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Full text of "Practical Organic Chemistry"

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tripod.    In the figure the lower part of the porcelain jacket and
the asbestos tray are made transparent to show the position of
the burners and the concentric rings of asbestos below the tray.
The asbestos  has a circular hole in the centre, which admits
the  lower end of the boiling-tube.     Two  asbestos  chimneys                   t | IL
are fixed upright at the diagonal corners of the tray to carry
off heated air and two burners are placed below the other two                     /i'l
corners.    The boiling-point of the solvent is first ascertained.                     |/|
For this  purpose  benzene  may be  used.        The  Beckmann                     fif
thermometer must be adjusted so that, when in the boiling liquid,                     !11
the thread occupies the lower half of the scale.    In order to                    ;/4|
adjust it, the bulb must be placed in water warmed gradually                     '^|
67 above the boiling-point of benzene, and the bead  then                    'tf '.
detached as already explained in the description of the freezing-                      \f
point method.                                                                                                 > ^
The boiling-tube is  carefully dried and  weighed with  the                     {4?
beads.     Sufficient benzene is poured in to cover the bulb of the         .             ;',<
thermometer, which is pushed down a little way into the beads.                      ^*
The condenser is attached to the side limb.    A layer of i2 cm.                       fl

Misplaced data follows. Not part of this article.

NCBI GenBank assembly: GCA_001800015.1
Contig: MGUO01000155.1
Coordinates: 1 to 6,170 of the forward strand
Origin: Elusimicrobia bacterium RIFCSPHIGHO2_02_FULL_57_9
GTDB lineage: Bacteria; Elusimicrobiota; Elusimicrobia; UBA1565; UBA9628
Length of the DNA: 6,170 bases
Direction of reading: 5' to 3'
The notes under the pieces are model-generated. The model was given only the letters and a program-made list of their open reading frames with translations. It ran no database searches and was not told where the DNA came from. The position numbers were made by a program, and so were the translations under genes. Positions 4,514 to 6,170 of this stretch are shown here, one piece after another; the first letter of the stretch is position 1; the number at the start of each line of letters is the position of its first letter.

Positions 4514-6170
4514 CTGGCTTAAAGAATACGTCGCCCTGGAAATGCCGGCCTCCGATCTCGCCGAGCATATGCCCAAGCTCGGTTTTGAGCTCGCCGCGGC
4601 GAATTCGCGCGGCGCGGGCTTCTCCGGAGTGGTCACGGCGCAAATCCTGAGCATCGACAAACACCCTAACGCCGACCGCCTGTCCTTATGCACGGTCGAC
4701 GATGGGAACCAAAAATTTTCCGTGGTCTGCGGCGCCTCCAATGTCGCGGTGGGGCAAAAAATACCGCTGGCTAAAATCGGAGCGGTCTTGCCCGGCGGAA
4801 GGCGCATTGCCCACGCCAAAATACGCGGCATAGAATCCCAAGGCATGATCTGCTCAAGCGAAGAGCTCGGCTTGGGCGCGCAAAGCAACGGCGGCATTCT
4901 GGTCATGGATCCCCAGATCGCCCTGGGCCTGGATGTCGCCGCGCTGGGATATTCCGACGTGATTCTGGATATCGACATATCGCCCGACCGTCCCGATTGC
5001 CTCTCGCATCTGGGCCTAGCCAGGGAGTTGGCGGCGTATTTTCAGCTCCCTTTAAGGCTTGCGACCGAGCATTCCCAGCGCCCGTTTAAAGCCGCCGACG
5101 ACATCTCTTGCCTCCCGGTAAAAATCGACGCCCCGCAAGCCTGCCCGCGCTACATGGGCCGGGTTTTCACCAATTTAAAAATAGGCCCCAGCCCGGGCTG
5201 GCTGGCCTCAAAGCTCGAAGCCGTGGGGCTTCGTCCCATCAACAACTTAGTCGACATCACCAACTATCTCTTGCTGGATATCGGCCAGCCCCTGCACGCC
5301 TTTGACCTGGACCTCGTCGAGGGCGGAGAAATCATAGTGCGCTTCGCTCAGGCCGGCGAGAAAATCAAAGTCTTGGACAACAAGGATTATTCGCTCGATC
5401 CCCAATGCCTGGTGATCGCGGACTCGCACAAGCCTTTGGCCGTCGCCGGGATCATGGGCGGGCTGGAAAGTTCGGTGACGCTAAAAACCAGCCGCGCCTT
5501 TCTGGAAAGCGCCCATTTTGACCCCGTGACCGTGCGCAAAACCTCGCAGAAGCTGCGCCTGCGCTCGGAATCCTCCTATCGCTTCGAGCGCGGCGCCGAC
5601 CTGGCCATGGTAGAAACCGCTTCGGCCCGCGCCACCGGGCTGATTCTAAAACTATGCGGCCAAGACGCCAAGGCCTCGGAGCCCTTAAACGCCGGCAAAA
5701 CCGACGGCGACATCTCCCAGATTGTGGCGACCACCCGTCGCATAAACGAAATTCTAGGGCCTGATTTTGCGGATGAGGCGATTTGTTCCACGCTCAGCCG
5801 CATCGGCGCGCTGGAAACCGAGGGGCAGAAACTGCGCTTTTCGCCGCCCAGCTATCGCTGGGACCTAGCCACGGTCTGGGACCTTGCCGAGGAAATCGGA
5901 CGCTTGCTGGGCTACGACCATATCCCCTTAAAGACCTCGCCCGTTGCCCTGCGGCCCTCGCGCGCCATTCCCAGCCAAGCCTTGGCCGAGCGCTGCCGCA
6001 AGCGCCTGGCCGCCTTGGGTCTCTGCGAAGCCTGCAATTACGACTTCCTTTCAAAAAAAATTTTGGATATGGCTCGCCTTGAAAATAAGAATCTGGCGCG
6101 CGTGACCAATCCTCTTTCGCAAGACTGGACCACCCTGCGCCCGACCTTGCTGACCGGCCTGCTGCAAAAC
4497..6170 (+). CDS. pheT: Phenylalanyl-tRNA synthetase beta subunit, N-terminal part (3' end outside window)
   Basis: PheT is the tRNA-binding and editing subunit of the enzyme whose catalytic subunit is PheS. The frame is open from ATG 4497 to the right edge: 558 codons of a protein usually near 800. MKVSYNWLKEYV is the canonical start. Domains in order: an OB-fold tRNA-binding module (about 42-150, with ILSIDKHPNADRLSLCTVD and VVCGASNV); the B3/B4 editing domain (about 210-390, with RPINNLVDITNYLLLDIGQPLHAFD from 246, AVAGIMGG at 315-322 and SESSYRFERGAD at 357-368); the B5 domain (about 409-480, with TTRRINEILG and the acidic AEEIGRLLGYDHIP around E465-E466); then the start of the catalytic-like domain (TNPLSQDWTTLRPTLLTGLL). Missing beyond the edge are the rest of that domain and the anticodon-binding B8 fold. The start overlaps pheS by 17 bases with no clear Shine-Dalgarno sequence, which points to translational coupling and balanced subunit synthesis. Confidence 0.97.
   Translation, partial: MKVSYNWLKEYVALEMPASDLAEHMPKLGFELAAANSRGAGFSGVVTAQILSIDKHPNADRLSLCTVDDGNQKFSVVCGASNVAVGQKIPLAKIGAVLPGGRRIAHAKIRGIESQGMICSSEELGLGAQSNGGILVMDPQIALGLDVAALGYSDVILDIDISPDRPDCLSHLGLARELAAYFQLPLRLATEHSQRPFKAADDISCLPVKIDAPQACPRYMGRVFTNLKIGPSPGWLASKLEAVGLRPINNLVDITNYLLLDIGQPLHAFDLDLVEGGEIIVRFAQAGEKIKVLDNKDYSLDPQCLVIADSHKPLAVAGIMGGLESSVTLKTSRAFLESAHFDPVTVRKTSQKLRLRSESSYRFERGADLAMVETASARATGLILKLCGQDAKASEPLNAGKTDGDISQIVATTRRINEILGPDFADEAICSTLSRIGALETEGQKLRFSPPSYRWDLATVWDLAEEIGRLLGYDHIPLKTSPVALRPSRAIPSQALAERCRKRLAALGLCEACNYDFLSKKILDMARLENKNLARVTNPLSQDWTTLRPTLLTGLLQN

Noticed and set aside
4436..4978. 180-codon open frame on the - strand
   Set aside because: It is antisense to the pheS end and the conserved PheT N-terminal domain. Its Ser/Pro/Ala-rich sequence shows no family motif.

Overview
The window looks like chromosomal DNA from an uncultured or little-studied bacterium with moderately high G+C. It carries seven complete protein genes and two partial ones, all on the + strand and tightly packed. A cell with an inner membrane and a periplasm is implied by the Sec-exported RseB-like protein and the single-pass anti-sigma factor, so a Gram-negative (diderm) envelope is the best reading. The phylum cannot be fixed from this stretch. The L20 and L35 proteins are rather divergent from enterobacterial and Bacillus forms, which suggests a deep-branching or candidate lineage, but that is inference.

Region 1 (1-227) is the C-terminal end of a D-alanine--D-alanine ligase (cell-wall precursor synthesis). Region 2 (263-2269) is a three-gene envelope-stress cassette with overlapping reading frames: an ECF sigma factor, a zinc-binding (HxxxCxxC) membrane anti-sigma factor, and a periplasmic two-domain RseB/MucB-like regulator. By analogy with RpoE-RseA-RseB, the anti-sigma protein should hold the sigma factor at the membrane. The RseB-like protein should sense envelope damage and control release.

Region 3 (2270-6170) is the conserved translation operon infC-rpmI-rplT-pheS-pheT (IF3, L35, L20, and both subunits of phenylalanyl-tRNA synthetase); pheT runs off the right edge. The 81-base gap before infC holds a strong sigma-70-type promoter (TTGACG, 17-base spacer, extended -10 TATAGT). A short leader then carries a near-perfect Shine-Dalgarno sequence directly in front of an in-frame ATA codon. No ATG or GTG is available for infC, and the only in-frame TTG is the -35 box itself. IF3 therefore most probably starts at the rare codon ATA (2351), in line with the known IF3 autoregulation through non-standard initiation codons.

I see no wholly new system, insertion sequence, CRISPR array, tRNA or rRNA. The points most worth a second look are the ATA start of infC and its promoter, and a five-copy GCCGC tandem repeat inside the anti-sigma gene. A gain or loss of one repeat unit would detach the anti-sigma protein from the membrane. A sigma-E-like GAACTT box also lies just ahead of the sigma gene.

of benzene is poured into the outer jacket, and the condenser                      , $
fixed in position. The same water supply may be made to
traverse both condensers. The two burners under the tray are
lighted and the temperature regulated so that the benzene in the
outer jacket boils briskly, whilst at the same time sufficient heat
finds its way to the boiling-tube, through the gauze ring outside
the concentric screens of asbestos below the tray, to keep the
benzene in the state of steady ebullition. In about J hour from
the time the benzene boils in the inner tube the first reading may
be made, and a fresh reading every five minutes until the
temperature is constant, z>., does not vary more than 0*01. As
the atmospheric pressure may produce considerable variations in
the reading, it is important to observe the barometer occasionally
during the experiment, and to make a correction, which is about
0*043 fr every i mm. below 760.
The temperature being constant, a pellet (0*10*2 gram) of
fused naphthalene is carefully weighed and dropped into the boil-
ing-tube through the condenser without interrupting the boiling.
These pellets are conveniently made in a small bullet-mould.
The boiling-point will rise and after a few minutes will remain
stationary. The temperature is noted. A second and third